Helling v. Carey Revisited: Physician Liability in the Age of Managed Care

JurisdictionUnited States,Federal
CitationVol. 25 No. 03
Publication year2002


Helling v. Carey Revisited: Physician Liability in the Age of Managed Care

Leonard J. Nelson III(fn*)

In 1974, the Supreme Court of Washington decided Helling v. Carey,(fn1) perhaps the "most infamous of all medical malpractice cases."(fn2) In Helling, the court ignored expert testimony at trial as to medical custom and held two ophthalmologists liable as a matter of law for failing to administer a routine pressure test (tonometry test) to detect glaucoma.(fn3) The Helling court did its own analysis of the purported custom of not routinely testing for glaucoma in persons less than forty and found it lacking. Instead, it determined it was cost effective to use the test routinely in these age groups.(fn4)

Helling is a notorious decision because it rejects the traditional professional standard of care.(fn5) Most courts in medical malpractice cases focus on whether the physician treated the patient in accordance with the prevailing medical custom.(fn6) The physician who complies with custom is not deemed negligent even though the custom itself could be deemed inadequate to protect the patient.(fn7) Typically, in malpractice cases, unlike other tort cases, the trier of fact is not asked to weigh the risks and utilities of the physician's conduct.(fn8) Instead, the Helling court focused on the cost effectiveness of the treatment that the treating physician withheld.(fn9) Although there are a few other cases explicitly rejecting the customary standard,(fn10) Helling has not been followed by courts in other states insofar as it imposes liability as a matter of law on physicians for withholding medical treatment based on an appellate court's cost benefit analysis.(fn11) Even in Washington State its influence has waned.(fn12)

The opinion of the court in Helling, authored by Justice Hunter, articulated the applicable standard of care as that of a "reasonable, prudent physician."(fn13) In a recent article, Professor Peters argues that there is currently a trend in the courts toward adoption of the reasonable, prudent physician standard.(fn14) In fact, as Professor Dobbs notes: "[C]ourts seem increasingly to blend the language of reasonable person with the language of professional standards in an uncertain mixture with uncertain effects."(fn15) Moreover, it does not appear, that this trend toward the adoption of a reasonable, prudent physician standard has resulted in a change in the way that most malpractice cases are tried.(fn16) Although courts may articulate the standard in terms of the reasonable, prudent physician, they still generally require the plaintiff to present expert testimony as to the prevailing professional standard and the defendant's breach of that standard.(fn17)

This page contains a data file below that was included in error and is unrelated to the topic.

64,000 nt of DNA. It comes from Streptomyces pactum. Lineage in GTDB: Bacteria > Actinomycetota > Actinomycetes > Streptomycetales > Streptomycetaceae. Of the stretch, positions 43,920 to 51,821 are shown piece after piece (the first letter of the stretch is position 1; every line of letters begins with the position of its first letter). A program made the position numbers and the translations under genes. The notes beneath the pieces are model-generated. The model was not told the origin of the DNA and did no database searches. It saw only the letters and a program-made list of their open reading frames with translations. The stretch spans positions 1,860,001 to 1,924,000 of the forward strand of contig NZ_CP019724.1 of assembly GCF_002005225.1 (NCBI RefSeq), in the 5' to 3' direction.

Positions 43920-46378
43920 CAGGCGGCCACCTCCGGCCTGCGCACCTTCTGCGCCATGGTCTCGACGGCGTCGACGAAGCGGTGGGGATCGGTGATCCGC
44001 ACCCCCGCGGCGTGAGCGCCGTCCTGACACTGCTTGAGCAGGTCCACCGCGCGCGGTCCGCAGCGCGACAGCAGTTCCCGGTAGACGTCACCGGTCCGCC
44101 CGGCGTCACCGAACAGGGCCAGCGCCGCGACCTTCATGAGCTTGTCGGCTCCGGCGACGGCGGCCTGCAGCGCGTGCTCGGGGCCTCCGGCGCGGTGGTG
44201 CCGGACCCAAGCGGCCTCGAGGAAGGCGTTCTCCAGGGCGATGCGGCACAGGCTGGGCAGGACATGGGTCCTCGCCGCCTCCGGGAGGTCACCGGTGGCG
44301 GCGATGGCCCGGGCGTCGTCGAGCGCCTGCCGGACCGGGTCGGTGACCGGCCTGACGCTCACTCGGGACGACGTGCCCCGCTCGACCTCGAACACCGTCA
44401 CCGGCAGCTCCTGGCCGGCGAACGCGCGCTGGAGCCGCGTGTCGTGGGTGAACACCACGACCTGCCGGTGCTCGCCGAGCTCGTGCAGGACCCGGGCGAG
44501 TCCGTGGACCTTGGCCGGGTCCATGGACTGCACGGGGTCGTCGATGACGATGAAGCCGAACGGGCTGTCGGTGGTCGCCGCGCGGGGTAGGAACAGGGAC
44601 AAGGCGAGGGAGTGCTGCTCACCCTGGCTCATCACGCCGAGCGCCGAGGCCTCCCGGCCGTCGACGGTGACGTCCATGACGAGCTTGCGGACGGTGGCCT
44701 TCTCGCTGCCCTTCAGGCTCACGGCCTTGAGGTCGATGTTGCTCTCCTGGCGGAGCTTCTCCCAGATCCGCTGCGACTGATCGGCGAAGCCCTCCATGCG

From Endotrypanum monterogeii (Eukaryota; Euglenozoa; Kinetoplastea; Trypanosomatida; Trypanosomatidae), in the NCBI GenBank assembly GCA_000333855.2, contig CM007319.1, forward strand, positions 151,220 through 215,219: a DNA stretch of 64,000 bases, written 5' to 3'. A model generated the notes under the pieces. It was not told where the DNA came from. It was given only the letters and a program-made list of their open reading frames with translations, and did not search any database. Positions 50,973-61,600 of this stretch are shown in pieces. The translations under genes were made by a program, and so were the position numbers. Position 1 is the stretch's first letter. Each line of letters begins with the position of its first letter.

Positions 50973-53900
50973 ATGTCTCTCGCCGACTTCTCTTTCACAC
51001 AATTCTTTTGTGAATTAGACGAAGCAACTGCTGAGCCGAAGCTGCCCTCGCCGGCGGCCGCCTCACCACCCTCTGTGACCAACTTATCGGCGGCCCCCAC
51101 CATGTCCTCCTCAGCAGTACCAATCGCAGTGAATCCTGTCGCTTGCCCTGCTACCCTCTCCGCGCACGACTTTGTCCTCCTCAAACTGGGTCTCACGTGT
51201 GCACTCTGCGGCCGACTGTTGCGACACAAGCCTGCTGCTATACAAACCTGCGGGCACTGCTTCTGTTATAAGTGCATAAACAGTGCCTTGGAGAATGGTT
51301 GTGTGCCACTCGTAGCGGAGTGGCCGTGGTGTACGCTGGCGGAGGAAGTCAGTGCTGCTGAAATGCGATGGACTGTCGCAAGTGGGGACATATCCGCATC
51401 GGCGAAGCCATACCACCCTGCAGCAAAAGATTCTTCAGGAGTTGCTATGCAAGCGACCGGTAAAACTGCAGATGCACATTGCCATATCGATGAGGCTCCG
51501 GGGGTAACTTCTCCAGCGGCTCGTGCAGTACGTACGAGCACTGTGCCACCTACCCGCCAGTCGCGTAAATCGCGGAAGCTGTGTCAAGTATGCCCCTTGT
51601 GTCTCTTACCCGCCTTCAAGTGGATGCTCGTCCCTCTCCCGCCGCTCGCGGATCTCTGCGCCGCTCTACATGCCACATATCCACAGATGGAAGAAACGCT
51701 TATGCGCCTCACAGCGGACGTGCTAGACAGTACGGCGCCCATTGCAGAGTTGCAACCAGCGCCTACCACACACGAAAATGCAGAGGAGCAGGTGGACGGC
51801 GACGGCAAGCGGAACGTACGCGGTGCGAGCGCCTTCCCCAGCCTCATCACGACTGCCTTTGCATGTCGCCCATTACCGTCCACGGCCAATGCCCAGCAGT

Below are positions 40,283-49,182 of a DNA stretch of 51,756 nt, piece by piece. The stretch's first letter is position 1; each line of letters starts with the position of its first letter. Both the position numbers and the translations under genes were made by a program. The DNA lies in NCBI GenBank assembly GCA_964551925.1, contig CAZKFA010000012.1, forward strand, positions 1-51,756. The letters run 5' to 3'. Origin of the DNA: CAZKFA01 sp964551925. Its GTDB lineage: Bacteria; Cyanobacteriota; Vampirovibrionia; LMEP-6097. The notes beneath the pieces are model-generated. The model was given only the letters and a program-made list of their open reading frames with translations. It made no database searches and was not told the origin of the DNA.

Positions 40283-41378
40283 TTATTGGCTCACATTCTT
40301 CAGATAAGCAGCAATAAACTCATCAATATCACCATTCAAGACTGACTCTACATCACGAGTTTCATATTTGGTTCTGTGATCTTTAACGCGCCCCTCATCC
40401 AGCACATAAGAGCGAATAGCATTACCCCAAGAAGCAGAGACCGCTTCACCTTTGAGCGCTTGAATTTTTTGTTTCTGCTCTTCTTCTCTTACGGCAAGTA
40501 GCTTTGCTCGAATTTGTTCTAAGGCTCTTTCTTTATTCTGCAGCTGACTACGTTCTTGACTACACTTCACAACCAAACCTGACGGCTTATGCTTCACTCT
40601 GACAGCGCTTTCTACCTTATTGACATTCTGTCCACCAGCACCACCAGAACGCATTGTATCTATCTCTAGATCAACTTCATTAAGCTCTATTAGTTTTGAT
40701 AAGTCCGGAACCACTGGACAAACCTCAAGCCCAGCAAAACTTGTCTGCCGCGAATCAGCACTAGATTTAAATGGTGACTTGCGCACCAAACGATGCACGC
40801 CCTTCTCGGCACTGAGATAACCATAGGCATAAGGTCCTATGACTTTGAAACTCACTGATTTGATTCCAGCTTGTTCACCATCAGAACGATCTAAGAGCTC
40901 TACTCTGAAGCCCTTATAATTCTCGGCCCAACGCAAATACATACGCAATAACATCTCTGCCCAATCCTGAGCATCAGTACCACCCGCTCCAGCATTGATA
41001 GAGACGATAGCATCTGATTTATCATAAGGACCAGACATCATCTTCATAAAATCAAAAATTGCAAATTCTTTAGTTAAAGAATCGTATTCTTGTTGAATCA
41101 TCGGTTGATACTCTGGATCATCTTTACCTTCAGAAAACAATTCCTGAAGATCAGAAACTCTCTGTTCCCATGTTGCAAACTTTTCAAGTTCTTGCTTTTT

The outcome in Helling has been widely criticized. In an influential article, Professors Fortess and Kapp pointed out the shortcomings of the Helling court's cost/benefit analysis in light of the high rate of false positives on the tonometry test.(fn18) Certainly, one lesson that we may glean from Helling is that it is not wise for a court to perform its own cost/benefit analysis without the aid of expert testimony.

On the other hand, an empirical study by Professor Wiley of the impact of the Helling decision also casts doubt on the veracity of the expert testimony in that case as to the prevailing custom and suggests that courts should be somewhat skeptical of customary standards.(fn19) In his study, Professor Wiley determined that "Washington ophthalmologists did test patients less than forty with some regularity even before Helling."(fn20) In light of Wiley's study, the Helling court was justified in disregarding the custom evidence in the case and focusing on the cost-effectiveness of the treatment that was withheld even if its cost effectiveness analysis was faulty. Indeed, with some modification the court's approach in Helling with its focus on cost effectiveness could point the way to a more realistic approach in malpractice cases particularly in light of the changing role of the physician in the managed care era.

As a result of threats of greater exposure to lawsuits, as well as market pressures, health plans are dropping treatment pre-authorization requirements and forcing treating physicians to focus on the cost effectiveness of medical treatments. There is widespread dissatisfaction with the intrusion of managed care bureaucrats into the physician/patient relationship.(fn21) This has resulted in calls for Congress to remove the bar posed by the Employee Retirement Income Security Act of 1974 (ERISA) and authorize lawsuits under state tort law against health plans for denials of benefits.(fn22) At this writing, the bar to these suits has not been removed.